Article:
However, Facebook’s cryptocurrency project came under strong criticism from fiscal regulators around the world, who feared the currency could threaten global monetary stability and enable money laundering. This backlash led some of the project’s strongest backers, like MasterCard, Visa, and Stripe, to walk away.
Despite all that, Facebook did not pull the plug on its crypto dream but instead decided to rebrand it and develop it in a more low-key manner. The project, now called Diem, is set to be rolled out later this year in a small-scale pilot focusing on microtransactions between individual consumers.
Speaking of the positive effects of lifting the crypto ads restrictions, former Facebook employee and current CEO of Retina AI, Emad Hasan, said, “These companies had been in a spot where they couldn’t advertise on Facebook. They couldn’t drive people to convert fiat currency into cryptocurrency. This will enable the average day-to-day person to do this.”
Initial coin offerings are still not allowed to advertise on the social media platform, but it is hoped that further development in the crypto space aimed at making crowdfunding more secure from scams and rug pulls, may sway Facebook’s attitude towards them. In addition to that, Facebook’s experience with its own digital currency may also help shape its policy regarding crypto restrictions on its platform.
In August last year, Google Ads also changed its financial products and services policy that previously curtailed crypto ads on its platform. To reduce misleading advertisements and eliminate blatant crypto scams, the search engine giant laid out a raft of requirements that advertisers had to meet to run ads on Google.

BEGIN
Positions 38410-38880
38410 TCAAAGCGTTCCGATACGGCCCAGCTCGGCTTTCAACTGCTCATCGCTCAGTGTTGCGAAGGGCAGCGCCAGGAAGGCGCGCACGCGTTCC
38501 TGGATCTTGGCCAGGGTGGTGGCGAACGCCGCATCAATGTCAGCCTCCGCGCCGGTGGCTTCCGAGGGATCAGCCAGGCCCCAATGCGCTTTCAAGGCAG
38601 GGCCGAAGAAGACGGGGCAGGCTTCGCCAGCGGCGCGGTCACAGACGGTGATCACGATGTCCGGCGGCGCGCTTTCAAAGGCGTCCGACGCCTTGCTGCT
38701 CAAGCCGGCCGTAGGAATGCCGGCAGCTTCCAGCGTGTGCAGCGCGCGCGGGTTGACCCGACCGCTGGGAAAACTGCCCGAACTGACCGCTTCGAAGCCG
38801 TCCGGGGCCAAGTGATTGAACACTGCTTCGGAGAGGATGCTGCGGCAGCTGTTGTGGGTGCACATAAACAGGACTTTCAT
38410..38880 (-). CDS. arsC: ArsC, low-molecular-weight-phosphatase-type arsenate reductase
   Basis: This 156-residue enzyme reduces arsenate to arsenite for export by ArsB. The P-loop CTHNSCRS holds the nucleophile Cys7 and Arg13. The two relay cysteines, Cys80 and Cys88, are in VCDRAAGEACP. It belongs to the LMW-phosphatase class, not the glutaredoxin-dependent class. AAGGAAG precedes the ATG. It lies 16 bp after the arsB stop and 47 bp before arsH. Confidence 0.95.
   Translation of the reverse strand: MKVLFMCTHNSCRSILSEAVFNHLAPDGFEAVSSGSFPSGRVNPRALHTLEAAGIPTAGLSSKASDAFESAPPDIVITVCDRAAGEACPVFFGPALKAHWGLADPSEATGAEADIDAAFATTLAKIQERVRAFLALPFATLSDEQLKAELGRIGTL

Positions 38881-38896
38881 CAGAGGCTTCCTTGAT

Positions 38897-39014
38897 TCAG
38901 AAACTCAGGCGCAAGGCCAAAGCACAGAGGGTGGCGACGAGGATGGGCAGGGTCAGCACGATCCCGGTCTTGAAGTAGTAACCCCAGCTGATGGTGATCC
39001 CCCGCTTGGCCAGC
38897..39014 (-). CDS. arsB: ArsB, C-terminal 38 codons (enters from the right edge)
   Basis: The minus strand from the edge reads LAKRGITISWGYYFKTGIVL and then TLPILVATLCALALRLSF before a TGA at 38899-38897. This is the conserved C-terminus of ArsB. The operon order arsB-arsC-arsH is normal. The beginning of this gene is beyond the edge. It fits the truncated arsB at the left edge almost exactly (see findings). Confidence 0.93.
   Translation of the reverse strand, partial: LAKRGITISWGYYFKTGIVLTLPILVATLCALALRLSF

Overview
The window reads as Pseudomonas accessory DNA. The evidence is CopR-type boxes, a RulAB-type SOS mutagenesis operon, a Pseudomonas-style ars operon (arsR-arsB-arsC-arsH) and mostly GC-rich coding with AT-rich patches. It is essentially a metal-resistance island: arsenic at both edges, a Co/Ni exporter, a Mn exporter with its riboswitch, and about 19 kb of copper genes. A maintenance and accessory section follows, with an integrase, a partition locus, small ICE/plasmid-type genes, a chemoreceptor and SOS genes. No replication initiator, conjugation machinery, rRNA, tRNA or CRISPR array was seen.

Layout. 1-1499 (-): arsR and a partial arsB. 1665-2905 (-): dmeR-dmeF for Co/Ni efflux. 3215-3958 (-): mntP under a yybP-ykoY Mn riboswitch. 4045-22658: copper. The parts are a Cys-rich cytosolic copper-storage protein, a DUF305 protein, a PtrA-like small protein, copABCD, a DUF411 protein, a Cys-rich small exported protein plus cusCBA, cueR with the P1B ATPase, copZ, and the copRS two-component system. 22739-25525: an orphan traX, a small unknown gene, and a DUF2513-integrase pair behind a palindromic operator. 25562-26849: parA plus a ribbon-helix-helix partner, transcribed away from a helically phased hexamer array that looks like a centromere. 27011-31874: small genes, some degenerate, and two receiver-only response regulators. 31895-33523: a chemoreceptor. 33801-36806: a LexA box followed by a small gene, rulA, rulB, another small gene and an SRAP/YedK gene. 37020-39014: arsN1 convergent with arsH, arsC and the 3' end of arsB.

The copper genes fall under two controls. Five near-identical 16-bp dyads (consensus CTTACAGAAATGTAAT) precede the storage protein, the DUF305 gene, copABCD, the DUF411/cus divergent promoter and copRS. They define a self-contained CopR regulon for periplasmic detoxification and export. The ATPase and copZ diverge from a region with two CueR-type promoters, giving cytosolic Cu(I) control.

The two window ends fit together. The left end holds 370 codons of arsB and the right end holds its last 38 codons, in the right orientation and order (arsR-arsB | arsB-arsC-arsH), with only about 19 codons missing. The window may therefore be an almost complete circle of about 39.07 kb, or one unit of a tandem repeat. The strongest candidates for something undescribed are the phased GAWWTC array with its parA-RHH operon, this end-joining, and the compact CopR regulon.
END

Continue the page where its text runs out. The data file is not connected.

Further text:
These requirements include registering with either the U.S. Financial Crimes Enforcement Network (FinCEN) or a federal or state-chartered banking entity and complying with the legal requirements of the jurisdiction in which a company is domiciled, as well as Google’s advertising policies.
While businesses like crypto exchanges and crypto wallets can now advertise on Google, the tech giant’s new policy still imposes an overarching ban on most crypto-related products and services, including initial coin offerings and decentralized finance protocols. Additionally, the partial lifting of Google’s ban on crypto ads only applies to companies based in the United States. The rest of the world still has a while to wait.
Facebook’s decision to lift crypto restrictions on its platform will be hugely beneficial to blockchain start-ups that could not previously access the social media’s large and receptive constituency. Crypto startups may have moved to more crypto-friendly social platforms to promote their projects, but Facebook’s reported 3 billion active users every month is a potentially game-changing number for prospective crypto projects.
When Facebook changed its name to Meta, it signified a move towards the creation of an immersive new social space that could have deep compatibility with blockchain technology. As such, the company cannot afford to prolong its adversarial relationship with crypto developers like Bloom, whose products could potentially play significant roles in Facebook’s upcoming metaverse.